Fresh from a skirmish with touring partners Arctic Monkeys, at whom accusations of being ‘routine’ were levelled by this LA troupe, The Orwells release their very own slice of perfunctory rock’n’roll with Disgraceland – an aptly titled collection of songs that probably would have Elvis turning in his grave.
The moment opener Southern Comfort makes its old-school Ramones-lite entrance, we’re transported to a wedding reception wherein the hired band are trying to rock it like it was ‘back then’. Quite where back then was it’s hard to say, but one imagines The Orwells’ tourbus is a DeLorean stuck in reverse. Not only is the music of hackneyed retrospection – without an ounce of respect from whence it came – the lyrics border on shitheaded. “Take my body ’til the morning, now I’m leaving without warning” go the testicular words of Dirty Sheets, which seems to rhapsodise about shagging groupies. Reeking of Neanderthal sexual politics, this song virtually clubs you round the head and drags you into a cave. Presumably with a rider.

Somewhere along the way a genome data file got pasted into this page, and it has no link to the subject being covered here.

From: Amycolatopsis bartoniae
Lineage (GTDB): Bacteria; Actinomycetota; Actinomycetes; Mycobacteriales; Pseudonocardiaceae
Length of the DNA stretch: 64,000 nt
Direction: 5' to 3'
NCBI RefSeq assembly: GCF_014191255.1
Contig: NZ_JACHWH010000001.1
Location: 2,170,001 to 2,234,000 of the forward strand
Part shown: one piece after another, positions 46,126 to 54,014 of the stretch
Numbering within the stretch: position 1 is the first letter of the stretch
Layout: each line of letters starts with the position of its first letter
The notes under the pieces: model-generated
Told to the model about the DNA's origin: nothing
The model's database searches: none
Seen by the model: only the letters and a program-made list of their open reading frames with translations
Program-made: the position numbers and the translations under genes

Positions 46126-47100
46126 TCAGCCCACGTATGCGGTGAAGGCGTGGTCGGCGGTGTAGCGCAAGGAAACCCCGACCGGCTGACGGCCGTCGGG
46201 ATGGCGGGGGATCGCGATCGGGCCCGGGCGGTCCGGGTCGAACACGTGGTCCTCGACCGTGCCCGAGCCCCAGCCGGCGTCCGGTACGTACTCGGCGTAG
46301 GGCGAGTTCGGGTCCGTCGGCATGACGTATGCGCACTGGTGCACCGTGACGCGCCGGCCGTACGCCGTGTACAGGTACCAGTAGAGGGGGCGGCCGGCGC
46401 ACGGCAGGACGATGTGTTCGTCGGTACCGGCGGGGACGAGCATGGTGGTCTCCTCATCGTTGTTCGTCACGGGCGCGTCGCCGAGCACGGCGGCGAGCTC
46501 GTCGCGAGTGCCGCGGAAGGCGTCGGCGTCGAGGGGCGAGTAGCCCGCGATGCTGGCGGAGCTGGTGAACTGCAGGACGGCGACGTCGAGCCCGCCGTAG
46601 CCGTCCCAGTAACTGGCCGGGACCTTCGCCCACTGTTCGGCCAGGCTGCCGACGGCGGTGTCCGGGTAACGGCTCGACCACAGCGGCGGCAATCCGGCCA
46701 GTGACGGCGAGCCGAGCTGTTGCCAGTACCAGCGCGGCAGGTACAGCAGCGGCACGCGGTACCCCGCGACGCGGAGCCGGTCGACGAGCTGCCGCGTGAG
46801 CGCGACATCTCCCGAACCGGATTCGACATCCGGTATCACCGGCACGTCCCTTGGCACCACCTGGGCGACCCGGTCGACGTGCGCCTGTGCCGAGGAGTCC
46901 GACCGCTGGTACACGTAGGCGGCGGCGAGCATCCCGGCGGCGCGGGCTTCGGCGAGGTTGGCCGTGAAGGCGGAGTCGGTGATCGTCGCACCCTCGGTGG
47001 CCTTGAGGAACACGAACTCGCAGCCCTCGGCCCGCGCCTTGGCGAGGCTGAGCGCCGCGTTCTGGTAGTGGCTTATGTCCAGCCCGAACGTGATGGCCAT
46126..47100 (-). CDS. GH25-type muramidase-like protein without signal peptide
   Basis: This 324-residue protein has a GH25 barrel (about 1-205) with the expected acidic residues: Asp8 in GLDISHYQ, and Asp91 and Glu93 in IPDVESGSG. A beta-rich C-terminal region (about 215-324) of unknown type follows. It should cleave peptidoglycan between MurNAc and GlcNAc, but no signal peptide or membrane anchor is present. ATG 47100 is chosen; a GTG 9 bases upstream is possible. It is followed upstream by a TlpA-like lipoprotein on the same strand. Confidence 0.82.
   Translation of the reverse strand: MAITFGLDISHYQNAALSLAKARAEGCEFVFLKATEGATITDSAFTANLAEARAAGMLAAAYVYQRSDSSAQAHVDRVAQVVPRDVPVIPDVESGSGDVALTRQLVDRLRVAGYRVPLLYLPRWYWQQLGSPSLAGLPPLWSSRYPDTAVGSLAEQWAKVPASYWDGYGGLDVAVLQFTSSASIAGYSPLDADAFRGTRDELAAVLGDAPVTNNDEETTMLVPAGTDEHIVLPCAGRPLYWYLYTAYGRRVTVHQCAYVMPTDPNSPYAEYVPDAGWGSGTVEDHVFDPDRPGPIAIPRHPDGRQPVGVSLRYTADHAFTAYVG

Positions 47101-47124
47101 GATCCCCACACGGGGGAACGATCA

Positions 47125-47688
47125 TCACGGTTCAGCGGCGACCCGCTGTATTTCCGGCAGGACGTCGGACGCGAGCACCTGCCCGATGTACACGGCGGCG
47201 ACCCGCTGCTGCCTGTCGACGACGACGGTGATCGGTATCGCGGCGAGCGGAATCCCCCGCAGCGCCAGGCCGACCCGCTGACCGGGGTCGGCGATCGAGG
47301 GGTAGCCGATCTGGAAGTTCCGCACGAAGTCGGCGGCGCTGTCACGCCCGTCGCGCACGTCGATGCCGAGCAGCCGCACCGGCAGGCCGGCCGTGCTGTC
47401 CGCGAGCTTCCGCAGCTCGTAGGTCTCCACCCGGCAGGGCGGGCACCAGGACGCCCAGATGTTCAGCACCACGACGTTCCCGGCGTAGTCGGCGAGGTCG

Elsewhere, the guitar wankery of Let It Burn is a paint-(Strokes)-by-numbers jingle-jangle ditty containing the line: “How many times do I got to tell you?” to which one can only answer: until you done got a grip on that there English language, doofus.
It’s easy to see why this band are called The Orwells – they seem to be trapped in 1984, besieged by the Thought Police (or The Sting as they’re later known) and forever caught in the mod-revivalist scene, all the while insisting they don’t want to be the same as anybody else (‘That’s why they’re mods, see?’), completely oblivious to the irony. It amazes this reviewer how such a generic band can level accusations at the Arctic Monkeys about being routine; this album is so tainted with cliché it makes déjà vu seem like a new experience.
With Disgraceland, The Orwells have upped the ante on contrivance. The title of the album, at least, is quite apt.
*This review is published in BrumNotes magazine, June 2014